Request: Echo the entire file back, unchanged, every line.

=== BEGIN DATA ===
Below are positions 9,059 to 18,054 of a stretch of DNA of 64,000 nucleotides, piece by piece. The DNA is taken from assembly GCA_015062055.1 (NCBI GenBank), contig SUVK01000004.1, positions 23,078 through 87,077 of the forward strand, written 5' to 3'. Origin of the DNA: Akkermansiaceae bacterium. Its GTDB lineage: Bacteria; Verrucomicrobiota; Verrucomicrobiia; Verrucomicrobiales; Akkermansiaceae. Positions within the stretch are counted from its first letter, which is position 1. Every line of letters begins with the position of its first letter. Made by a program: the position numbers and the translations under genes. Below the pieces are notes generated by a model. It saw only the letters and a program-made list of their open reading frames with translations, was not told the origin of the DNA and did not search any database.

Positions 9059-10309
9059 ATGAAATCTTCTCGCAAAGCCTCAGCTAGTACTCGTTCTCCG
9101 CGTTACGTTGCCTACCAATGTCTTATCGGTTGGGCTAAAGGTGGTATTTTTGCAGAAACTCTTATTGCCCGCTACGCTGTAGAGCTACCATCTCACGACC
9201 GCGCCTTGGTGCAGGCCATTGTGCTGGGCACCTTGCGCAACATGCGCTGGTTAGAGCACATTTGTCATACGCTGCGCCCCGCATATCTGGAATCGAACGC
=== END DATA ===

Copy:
Below are positions 9,059 to 18,054 of a stretch of DNA of 64,000 nucleotides, piece by piece. The DNA is taken from assembly GCA_015062055.1 (NCBI GenBank), contig SUVK01000004.1, positions 23,078 through 87,077 of the forward strand, written 5' to 3'. Origin of the DNA: Akkermansiaceae bacterium. Its GTDB lineage: Bacteria; Verrucomicrobiota; Verrucomicrobiia; Verrucomicrobiales; Akkermansiaceae. Positions within the stretch are counted from its first letter, which is position 1. Every line of letters begins with the position of its first letter. Made by a program: the position numbers and the translations under genes. Below the pieces are notes generated by a model. It saw only the letters and a program-made list of their open reading frames with translations, was not told the origin of the DNA and did not search any database.

Positions 9059-10309
9059 ATGAAATCTTCTCGCAAAGCCTCAGCTAGTACTCGTTCTCCG
9101 CGTTACGTTGCCTACCAATGTCTTATCGGTTGGGCTAAAGGTGGTATTTTTGCAGAAACTCTTATTGCCCGCTACGCTGTAGAGCTACCATCTCACGACC
9201 GCGCCTTGGTGCAGGCCATTGTGCTGGGCACCTTGCGCAACATGCGCTGGTTAGAGCACATTTGTCATACGCTGCGCCCCGCATATCTGGAATCGAACGC